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Checklist S31038561

 
Location
Black Rush Lake WPA, Lyon County, Minnesota, US ( Map ) ( Hotspot )
Date and Effort
Mon Aug 08, 2016 6:30 PM
Protocol:
Stationary
Party Size:
2
Duration:
2 hour(s)
Observers:
Garrett Wee
Species
5 species (+1 other taxa) total
1
1

Bird was previously found by Roger Schroeder. Monday August 8th I had received a notification that there was a Black-headed Gull present at the Lyon County Landfill, which is right adjacent to Black Rush WPA. The landfill/WPA his historically held large numbers of gulls following the breeding season. I arrived at the landfill around 6:45 pm and had found that some of the gulls were sitting on the water and the others were roosting on top of the landfill hill. The gulls mainly consisted of Franklin's Gulls with some Ring-billed Gulls, none other species were found other than the Black-headed Gull. The gulls have a pattern where they move from the water and then back to the landfill and will rotate constantly. After over an hour of searching through my spotting scope, I witnessed a large group Franklins gradually and intermittently fly up from the hill at the landfill. After the gulls cleared I found the Black-headed Gull (BHGU) standing next to a few first year Ring-billed Gulls, the BHGU was smaller than the Ring-billed gulls although it was relatively large compared to the Franklins gulls and the size overall was more or less that of an oversized Bonaparte's Gull. For lack of better comparison, I would describe the BHGU as being very similar in size to that of a Laughing Gull in comparison with the Franklins Gulls when I had observed both (LAGU & FRGU) adjacent to one another in Louisiana. Despite the BHGU being larger than the Franklins Gulls, it appeared much more delicate looking in comparison with the franklins gulls. The bird then proceeded to take flight following after the Franklins gulls, the bird revealed a wing pattern that was quite unique to me, showing the upper side of the wings with a thin black strip running from the outer primary to the approximate and believed to be the P5-P6 feathers. As the bird continued to fly I saw that the got some brief looks at the underside of the wing as well showing a darker coloration running from the outer primaries to the coverts. I found this wing pattern to be interesting and was one of the main features that got most of my attention during the observation. The bird then left the view of the scope and disappeared behind the landfill hill and wasn't seen the rest of the night until others rediscovered the bird almost immediately in the morning. Following the observation I made a few sketches to record what I saw, I referenced a few sources to further verify my sighting.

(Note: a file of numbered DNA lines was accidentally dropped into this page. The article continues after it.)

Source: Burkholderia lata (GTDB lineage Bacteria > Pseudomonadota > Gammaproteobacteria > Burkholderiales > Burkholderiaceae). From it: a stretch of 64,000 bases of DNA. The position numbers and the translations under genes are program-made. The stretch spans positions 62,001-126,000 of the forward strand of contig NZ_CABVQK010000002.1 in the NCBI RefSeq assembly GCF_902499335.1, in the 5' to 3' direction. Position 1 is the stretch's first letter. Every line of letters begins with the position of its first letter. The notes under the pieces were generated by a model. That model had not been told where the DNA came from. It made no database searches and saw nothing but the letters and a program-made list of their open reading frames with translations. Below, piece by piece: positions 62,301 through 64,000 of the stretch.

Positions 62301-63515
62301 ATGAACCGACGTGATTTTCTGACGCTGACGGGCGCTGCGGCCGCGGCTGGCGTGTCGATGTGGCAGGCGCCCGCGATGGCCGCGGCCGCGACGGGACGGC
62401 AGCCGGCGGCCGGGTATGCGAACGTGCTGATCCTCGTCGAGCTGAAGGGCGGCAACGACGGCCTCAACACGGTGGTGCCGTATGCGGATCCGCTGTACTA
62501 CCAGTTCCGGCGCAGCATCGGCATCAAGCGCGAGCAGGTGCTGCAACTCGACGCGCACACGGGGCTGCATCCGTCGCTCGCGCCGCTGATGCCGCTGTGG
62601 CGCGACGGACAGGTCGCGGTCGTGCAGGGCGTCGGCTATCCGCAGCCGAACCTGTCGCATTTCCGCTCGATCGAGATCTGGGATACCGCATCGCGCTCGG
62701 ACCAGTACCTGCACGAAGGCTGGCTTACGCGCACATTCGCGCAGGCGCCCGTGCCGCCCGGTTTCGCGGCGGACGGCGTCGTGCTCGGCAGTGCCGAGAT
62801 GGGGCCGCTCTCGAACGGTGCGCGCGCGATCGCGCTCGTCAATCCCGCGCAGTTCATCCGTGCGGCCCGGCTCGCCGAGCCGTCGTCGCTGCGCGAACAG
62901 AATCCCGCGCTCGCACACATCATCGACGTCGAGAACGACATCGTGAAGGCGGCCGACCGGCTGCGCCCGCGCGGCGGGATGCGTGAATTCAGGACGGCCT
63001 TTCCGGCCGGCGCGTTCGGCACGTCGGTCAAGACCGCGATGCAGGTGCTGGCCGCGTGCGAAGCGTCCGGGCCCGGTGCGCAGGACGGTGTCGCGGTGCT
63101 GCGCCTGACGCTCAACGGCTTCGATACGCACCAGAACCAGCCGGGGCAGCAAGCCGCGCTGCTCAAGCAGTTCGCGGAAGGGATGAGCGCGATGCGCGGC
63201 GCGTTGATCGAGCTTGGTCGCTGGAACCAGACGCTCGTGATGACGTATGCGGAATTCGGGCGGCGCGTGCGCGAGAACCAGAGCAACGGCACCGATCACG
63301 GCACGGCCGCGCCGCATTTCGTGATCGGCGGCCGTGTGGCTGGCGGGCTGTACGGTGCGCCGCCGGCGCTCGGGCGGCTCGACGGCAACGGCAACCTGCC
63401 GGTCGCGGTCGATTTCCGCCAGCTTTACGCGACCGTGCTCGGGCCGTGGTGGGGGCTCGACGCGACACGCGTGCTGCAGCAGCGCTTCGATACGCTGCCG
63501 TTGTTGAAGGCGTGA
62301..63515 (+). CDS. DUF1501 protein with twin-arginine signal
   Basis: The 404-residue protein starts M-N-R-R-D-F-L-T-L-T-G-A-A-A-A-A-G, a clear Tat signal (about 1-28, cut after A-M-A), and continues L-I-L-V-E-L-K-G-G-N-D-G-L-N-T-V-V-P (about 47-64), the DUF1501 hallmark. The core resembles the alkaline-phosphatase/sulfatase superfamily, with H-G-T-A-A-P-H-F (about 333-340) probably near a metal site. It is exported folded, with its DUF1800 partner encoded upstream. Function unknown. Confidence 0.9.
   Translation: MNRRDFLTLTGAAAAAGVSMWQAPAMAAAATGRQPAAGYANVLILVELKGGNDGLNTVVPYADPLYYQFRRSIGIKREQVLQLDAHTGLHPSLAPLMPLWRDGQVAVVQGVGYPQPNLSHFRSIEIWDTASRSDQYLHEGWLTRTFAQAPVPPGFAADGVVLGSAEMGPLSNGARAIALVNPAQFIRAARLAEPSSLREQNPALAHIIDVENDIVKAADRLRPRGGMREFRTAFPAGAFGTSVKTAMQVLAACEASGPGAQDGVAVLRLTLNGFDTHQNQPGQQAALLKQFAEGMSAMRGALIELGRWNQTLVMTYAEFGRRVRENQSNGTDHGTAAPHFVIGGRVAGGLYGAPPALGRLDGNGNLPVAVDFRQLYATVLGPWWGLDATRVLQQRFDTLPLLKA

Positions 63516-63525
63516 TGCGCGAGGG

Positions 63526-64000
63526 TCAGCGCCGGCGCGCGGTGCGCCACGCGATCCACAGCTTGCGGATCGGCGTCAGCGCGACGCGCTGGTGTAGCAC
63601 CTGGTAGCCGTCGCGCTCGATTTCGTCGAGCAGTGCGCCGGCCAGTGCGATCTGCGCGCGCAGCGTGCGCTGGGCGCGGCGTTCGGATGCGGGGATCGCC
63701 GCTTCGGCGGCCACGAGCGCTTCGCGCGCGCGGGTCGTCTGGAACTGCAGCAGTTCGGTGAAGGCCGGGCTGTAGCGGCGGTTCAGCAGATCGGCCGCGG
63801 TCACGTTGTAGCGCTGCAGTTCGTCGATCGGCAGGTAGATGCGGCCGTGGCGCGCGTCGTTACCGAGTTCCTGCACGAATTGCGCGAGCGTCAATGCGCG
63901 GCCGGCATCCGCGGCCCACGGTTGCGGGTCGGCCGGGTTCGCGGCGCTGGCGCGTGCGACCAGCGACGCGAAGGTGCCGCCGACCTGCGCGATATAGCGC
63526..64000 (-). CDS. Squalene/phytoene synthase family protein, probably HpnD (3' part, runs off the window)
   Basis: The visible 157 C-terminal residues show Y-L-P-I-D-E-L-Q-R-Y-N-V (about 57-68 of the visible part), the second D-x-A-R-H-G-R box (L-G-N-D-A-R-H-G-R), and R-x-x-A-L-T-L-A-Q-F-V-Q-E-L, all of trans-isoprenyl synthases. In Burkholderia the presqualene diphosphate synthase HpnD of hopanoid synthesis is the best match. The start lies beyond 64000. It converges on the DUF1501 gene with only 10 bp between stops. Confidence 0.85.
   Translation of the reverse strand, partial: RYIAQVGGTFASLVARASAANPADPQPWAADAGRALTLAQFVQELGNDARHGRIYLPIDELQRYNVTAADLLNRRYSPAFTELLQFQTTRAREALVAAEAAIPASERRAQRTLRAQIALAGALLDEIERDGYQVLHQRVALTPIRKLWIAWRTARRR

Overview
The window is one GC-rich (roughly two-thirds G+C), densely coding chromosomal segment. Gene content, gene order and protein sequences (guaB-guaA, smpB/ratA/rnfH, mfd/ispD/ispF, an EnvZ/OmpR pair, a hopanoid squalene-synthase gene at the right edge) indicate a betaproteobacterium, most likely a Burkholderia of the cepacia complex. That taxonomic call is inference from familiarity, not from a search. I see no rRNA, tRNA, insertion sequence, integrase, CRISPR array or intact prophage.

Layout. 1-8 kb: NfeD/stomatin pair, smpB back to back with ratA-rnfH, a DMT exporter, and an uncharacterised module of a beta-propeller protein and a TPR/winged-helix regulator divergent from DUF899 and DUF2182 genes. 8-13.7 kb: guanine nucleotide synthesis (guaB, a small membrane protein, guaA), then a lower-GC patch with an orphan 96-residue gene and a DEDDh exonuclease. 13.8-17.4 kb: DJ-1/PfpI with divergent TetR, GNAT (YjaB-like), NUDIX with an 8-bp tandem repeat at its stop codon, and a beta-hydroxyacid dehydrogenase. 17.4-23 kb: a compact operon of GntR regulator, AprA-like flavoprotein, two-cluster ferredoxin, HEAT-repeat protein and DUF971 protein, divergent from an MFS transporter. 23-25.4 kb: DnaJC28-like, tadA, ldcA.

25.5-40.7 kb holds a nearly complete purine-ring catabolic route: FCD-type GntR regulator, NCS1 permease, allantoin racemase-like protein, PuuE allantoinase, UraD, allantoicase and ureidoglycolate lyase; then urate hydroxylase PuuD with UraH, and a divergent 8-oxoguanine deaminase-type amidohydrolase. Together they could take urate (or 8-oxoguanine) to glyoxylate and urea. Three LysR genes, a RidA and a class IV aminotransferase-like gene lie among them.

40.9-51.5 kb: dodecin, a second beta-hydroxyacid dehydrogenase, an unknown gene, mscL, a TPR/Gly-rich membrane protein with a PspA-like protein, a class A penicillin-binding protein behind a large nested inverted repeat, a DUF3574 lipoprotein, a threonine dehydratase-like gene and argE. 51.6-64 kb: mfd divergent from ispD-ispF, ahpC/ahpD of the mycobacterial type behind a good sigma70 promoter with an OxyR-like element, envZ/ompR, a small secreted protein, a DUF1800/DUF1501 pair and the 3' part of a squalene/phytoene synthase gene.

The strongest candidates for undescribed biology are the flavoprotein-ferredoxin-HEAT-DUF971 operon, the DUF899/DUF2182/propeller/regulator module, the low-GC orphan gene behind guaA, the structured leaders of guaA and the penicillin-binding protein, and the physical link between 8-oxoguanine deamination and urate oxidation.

I then saw the bird once again Wednesday evening, August 10th briefly in flight flying over the landfill then disappeared behind the hill. Between the 8th-10th of August there has been a number of observers who have seen this gull. As interesting as it is, I spoke with some experts on this bird agreed that the plumage is abnormally pale, John Richardson has had extensive experience with BHGU and was also an observer of this bird and agreed to it's abnormal plumage as well.

© Garrett Wee

Bird sitting on the water, image by Nolan Meyer. August 9th

© Garrett Wee

Sketches made upon observing the bird the evening of August 8th.

© Garrett Wee

3000
45
1
gull sp.

Black-headed gull comments continued here:
--Similar species:
Bonaparte's Gull: The Bonapartes Gull being superficially similar to Black-headed Gull in all respects, yet the BHGU observed had a very "bloody" red bill that isn't a trait of Bonaparte's Gull at any age. The BHGU was also very pale, to a point where it was even paler than most BHGU. Which the Bonapartes Gull tends to be darker in all ages compared to BHGU. I did find one source from eBird that shows a very pale BHGU found in Quebec, August 12, 2014. that superficially resembles the bird observed at Black Rush/Lyon Co. Landfill. Follow this link to see the gull found in Quebec: http://ebird.org/ebird/view/checklist/S19456099
The main idea from this similar bird found in Quebec being, not every bird is textbook and will resemble the bird right from a field guide, which myself, along with many others observed firsthand. In addition, the Bonapartes Gull was eliminated due to the different wing pattern and size, as I noted earlier, I found that it was interesting that the wing pattern was different on both sides of the wing with more of a darker coloration underneath the wing and a strip of blackish color on the upper wing, unlike that found on a Bonapartes Gull. I noted this in the sketch and due to the differentiation of color on the wing created a fair amount of contrast, although after viewing the bird the second time on August 10th with better lighting my sketches exaggerate the contrast a little, it wasn't quite as intense as I originally thought. My first observation (8th) was also much later in the day and poor lighting could have contributed to this. In addition the size of this bird essentially eliminated all other possibilities, with many thousands of Franklins Gulls around, it was almost impossible to see this gull without there being a Franklins Gull in view. The BHGU was slightly larger than the Franklins Gulls with a longer wingspan and in my experience Franklins Gulls are slightly larger yet than a Bonapartes. With Ring-billed Gulls around it was said that the BHGU was an intermediate size between the Franklins Gulls and Ring-billed Gulls.

1
 

Are you submitting a complete checklist of the birds you were able to identify?

Yes